How to Make Fruit Shakes

by Raechel Donahue ; Updated September 28, 2017

Fresh or frozen, fruit lends itself to a myriad of shake combinations.

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Berries and cherries, papayas and mangos, all fruits can come together in a juicy tango when blended in a refreshing fruit shake. Icy fruit blends, creamy smoothies and high-energy concoctions are yours to create at the push of a blender button.

Fresh and Thick

To make a creamy shake with just fresh fruits, start by chopping enough of your favorite fruit combinations to fill twice as much as your drink glass, as the fruits reduce in volume when blended. Berries in particular create a more watery drink; add bananas as a thickener. Conversely, use pineapple or orange juice as both a thinner and a sweetener.

Crush a handful of ice cubes in your blender, add the chopped fruit and blend on high. Add fruit juice and sweetener to taste. This is the time for extra flavoring touches such as almond or vanilla flavoring. Garnish with a bit of fresh fruit and a sprig of mint.

Latin Style

Wherever you go in Latin American countries, including Cuba and Costa Rica, the traditional batido turns up on the drink menu, whether inside a restaurant or at a shack on the side of the road. Derived from the Spanish verb "to beat," this fruity melange is made with either with water or milk. To make the more common -- and less fattening -- water version, you need only start with equal parts of chopped fresh fruit and crushed ice. Zap in the blender and add distilled water until you get the consistency you desire. Or forgo the ice and just make a blend with fruit and either cold milk or water.

Easy Freezy

Combine your favorite frozen fruits, sweetened or unsweetened, such as berries, cherries and peaches, in your blender and pulse a few times to break the frozen fruit into smaller pieces. Add a couple tablespoons of concentrated fruit juice as a sweetener. Pour in a few glugs of orange, pineapple, mango or tropical fruit juice and blend. Add juice until you reach a drinkable consistency, or leave it thick and eat it with a spoon.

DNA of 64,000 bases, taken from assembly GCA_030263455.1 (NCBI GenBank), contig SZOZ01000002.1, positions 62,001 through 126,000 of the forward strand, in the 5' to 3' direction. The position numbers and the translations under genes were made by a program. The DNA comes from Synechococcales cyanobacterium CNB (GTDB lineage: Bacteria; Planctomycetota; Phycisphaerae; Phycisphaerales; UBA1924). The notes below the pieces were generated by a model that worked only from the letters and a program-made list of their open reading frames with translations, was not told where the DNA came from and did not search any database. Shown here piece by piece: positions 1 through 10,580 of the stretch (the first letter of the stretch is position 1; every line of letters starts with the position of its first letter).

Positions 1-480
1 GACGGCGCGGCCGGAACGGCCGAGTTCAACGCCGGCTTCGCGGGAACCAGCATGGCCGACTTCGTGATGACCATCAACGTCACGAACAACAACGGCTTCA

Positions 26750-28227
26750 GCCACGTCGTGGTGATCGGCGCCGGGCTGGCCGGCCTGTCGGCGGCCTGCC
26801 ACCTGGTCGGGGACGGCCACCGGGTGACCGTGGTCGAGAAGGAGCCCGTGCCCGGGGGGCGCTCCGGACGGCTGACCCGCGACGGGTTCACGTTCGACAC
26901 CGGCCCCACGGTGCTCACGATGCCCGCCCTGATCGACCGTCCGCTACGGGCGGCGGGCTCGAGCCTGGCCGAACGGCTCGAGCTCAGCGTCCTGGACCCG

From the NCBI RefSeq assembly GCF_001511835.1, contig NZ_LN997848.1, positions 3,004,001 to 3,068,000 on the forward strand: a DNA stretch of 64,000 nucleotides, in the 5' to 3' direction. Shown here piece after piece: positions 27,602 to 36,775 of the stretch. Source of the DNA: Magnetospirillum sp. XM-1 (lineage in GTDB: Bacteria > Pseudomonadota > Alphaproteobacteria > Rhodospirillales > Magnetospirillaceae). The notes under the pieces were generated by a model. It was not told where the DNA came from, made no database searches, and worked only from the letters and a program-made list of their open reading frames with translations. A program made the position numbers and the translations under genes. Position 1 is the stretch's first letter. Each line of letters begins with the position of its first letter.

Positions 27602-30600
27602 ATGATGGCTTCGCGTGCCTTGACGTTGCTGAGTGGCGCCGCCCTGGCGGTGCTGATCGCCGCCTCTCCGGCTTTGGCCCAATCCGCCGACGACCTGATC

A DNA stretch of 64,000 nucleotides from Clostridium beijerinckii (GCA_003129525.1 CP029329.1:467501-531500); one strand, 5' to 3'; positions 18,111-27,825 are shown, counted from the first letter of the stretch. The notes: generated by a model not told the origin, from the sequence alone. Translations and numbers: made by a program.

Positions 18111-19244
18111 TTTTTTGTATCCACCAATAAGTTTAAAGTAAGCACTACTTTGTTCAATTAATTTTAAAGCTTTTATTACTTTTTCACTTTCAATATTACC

Smooth and Creamy

Smoothies are the fruity version of the classic American milkshake. Go tropical with mango, pineapple and papaya or raid the supermarket for a variety of berries. Simply put your chosen fruits in the blender, give it a puree and then add your choice of ice cream. Blend and dilute with milk, coconut milk or juice to reach your desired consistency. For a lighter shake, substitute frozen yogurt or sorbet for ice cream, adding any number of fresh fruits to make exotic shakes.

Healthy Shakes

Make a healthy breakfast shake with plain yogurt, ripe bananas and other naturally sweet fruits such as peaches. Add some antioxidant berries, a teaspoon or so of wheat germ and protein powder to give your day a jump start. Throw everything in the blender with a handful of crushed ice and puree.

Toppings and Tricks

  • Top a thick spoonable shake with chopped nuts and fruit. A chunk of fruit on the rim of the glass adds a festive touch.

  • Turn your tropical shake into an adult beverage with a shot of rum.

  • Replace crushed ice with frozen fruit for an extra-hearty shake.

  • Sneak some hidden vegetables into your smoothie for the picky eater in your family. Pureed carrots, beets and yellow squash are the most easily disguised -- anything green is a dead giveaway -- and the flavor is hidden by the sweetness of the shake.

  • If you don't have a blender, mash up some chopped fruit in a cocktail shaker, add liquid and place the shaker in the freezer for 20 minutes. Take the shaker out, stir the contents, add a little more liquid, shake like crazy and pour your drink.

Photo Credits

  • HandmadePictures/iStock/Getty Images

About the Author

Raechel Donahue is an author, journalist and former features editor of the Brentwood News. Her specialties include travel, food and film. She performs a weekend show on BossBossRadio.com, runs a travel website and has written, produced and directed several PBS documentaries. A native Californian, Donahue currently lives in France.